* Photo provided by Delisa McDavid
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Track and field athletes have to ask themselves an important question.
With no season and no races on the horizon for many athletes across the country, how will they measure improvement over this time?
For most, time trials have become the new norm.
And while, sure, they aren't the stuff of legend -- or maybe they are -- in a perfect world these VO2 max efforts would be mechanisms for which training can either reinforce or shed new light on development.
"It's been good to continue to exercise and remain mentally fit," McDavid said recently. "I definitely set goals for myself and wanted to work to achieve those. But after seeing the jumps I saw from my middle school to high school seasons, I wanted to also build on that and not lose out on a season."
Guided by her mother, Delisa, who's been a head coach at Cherry Creek for the past 13 years and was a former track state champion at the scool, Kel McDavid has used this time to execute on the idea of race season through a different lens. Wherever the pair has been able to find a track, they've utilized their time to the fullest.
McDavid's freshman season saw her perform at a variety of distances, setting PRs of 12.87 in the 100m, 25.90 in the 200m, 57.65 in the 400m and 2:17.25 in the 800m. She was sixth in the state as a freshman in the Class 5A 400m and reached states in the 800m.
So far this spring, she's gone after all those marks, securing solo efforts of 12.95, 58.9 and 2:25.8.
But it hasn't been easy.
In track and field, competition is where athletes measure their ability in front of a jury of their peers. And it's no secret, personal improvement often yields from pressure-filled moments.
"It's obviously a huge bummer," Kel said. "For me, growing up with my mom as coach, I've been to track meets my entire life. And when I was little, I dreamed of being able to run in high school. I love running and the community of track. So it's a bummer we're aren't given the opportunity to continue that."
Just finding the right facility to train has been tumultous.
Delisa and her daughter have not only had to skip around town to find facilities that are open, but they've also tried to secure ones that aren't populated by the general public. While Colorado is under a stay-at-home order until April 30, exercise is permitted.
Delisa said the pair have trained on Cherry Creek's high school and middle school track (before it closed), Arapahoe and Campus Middle School. But they're also keenly aware that it could change at any second. Law enforcement has been cracking down on large groups and individuals who aren't practicing social distance.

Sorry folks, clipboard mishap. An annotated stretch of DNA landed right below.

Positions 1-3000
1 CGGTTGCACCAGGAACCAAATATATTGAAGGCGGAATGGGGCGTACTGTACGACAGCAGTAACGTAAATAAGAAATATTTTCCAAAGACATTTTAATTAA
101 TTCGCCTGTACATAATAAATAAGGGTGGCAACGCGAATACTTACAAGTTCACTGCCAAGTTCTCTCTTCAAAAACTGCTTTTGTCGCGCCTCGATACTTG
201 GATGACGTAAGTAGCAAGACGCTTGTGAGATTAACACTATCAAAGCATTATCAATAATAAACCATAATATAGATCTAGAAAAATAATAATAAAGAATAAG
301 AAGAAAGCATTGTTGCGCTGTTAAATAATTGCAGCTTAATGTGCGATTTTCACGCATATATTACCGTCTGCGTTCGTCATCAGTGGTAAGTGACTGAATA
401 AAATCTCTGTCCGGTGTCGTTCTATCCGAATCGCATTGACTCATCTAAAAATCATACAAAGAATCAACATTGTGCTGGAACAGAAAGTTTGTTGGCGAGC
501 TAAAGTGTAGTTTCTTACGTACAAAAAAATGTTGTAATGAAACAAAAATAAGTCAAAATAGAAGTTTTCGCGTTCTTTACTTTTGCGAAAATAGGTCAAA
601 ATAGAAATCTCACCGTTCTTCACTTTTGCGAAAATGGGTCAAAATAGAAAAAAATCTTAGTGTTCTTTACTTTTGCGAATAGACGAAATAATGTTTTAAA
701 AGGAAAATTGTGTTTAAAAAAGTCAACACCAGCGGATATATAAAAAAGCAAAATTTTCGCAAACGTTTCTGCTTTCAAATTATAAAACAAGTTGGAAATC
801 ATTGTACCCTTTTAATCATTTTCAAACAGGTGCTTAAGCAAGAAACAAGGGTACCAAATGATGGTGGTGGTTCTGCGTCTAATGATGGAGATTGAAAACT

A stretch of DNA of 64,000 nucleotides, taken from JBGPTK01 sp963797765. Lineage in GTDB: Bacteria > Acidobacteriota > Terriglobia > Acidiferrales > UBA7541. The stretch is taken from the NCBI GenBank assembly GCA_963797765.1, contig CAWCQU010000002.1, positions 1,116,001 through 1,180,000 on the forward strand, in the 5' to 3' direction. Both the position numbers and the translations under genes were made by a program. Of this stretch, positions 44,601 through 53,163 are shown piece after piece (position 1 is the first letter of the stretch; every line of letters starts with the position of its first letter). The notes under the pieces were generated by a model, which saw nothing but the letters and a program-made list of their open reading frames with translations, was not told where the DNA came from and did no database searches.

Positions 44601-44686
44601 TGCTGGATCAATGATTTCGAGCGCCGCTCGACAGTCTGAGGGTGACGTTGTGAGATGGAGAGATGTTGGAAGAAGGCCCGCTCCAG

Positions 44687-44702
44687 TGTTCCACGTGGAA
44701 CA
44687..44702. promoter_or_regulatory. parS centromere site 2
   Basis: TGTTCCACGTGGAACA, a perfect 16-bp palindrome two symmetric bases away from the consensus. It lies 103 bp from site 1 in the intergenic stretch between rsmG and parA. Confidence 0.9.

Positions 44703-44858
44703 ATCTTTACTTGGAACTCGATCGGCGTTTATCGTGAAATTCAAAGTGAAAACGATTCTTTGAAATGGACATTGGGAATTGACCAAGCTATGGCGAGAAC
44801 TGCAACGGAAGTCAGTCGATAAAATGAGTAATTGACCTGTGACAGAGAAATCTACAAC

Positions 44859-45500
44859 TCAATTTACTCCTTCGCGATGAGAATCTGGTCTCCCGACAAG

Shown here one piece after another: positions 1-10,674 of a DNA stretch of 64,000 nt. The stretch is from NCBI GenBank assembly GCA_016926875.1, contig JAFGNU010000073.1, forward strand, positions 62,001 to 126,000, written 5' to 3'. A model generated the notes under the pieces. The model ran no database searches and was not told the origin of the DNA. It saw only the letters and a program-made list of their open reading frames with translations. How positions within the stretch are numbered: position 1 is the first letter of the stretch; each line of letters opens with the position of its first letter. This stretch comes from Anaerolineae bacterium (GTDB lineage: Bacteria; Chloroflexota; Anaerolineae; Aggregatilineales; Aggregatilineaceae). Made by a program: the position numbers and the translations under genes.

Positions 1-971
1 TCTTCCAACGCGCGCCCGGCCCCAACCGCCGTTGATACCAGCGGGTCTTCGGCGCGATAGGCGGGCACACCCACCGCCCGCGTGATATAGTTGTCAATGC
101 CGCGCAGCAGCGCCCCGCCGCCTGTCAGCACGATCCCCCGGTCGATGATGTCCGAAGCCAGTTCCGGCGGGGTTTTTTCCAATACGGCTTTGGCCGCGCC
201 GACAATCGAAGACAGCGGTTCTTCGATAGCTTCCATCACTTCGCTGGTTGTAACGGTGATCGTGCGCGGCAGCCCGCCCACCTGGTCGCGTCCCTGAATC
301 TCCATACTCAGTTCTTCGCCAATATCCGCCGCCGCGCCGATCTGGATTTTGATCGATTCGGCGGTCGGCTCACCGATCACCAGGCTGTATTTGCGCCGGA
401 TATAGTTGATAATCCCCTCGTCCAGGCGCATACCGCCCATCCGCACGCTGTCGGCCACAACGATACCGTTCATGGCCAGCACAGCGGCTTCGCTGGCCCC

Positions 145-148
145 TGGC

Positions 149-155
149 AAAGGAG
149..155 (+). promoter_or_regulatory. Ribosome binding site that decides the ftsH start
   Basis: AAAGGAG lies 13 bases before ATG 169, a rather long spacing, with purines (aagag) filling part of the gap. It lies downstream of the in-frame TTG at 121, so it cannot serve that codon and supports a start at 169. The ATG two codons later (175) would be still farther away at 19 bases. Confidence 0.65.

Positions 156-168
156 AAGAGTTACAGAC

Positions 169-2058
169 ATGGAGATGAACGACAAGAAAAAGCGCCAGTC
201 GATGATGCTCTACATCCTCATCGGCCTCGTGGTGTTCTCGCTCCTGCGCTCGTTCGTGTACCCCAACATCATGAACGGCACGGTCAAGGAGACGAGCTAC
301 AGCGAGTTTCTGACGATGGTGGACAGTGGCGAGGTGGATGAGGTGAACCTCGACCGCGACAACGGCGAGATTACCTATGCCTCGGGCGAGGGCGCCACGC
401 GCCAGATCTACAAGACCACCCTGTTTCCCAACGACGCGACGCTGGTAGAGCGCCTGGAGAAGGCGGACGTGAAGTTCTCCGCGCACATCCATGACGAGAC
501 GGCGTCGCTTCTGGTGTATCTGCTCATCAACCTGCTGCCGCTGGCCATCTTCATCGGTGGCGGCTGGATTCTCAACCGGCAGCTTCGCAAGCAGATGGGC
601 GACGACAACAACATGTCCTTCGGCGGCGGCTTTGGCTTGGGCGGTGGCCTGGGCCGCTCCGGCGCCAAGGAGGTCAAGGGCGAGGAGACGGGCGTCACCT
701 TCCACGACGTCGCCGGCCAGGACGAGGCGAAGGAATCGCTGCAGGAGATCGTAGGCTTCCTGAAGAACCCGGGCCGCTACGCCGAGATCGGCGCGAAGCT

"While we were at Campus, there was a cop that drove by and saw us, but he didn't stop," Delisa said. "No one was up there. I think police officers are trying to let people do stuff outside, as long as you're doing it in a safe way."
As a result, Delisa and Kel have been figuring out how to get the most out of limited time on the track. They've preferred morning practices, since most of the Cherry Creek community that would seek outdoor exercise often wait until the evening to get on the track.
* Kel McDavid runs an 800m time trial
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Still, both have found joy in the little moments. Kel says her favorite workouts are the ones where her mother sets up 8x 300 meter intervals. When asked to counter, Mom said she prefered the broken repetitions, those 300m, 400m and 500m distances.
"I personally have seen success with those," Delisa said. "Those are mentally challenging."
Sometimes hope is threatened. Colorado officially canceled its season on Tuesday, ending what many hoped would be a shortened campaign on the track. Delisa, in particular, was disappointed because Cherry Creek returned very talented boys' and girls' teams. But while it's an unfortunate scenario, both agree it's better than the latter option: Not training at all.
"We don't want to lose out on this opportunity to make progress," Delisa said. "Time trials might not be the same and you may not have the adrenaline you would in races. But even showing up on Saturday or Sunday and mentally preparing for a race, it will benefit you in the long run."
That's what's taken place as a result. They've set race dates on Sunday so that Kel can prepare for big efforts to come.
"When I go into race day," Kel said. "I do everything as I would normally. I put on my spikes and get into the usual race day warm up and cool down. I just try to simulate it the best I can."
McDavid is still searching for new personal records in all of her events, but even now she's starting to realize a love for particular distances.
"I've grown to love the 400m," Kel said.
"We've had conversations about setting realistic goals," Delisa said. "It's hard to get out and run 2:15 as a sophomore without competition. That's a challenging task. But how close can we get?"
Soon enough, they both believe, the breakthrough will take place, and these daily treks to various tracks will make a difference.
Soon enough, track and field will be back, and that promise of last year will be on display yet again.
Soon enough, Kel McDavid will compete for state championships and will try to make her dreams come true again.
"I've been really impressed with her ability to train at a consistently high levels," Delisa said.
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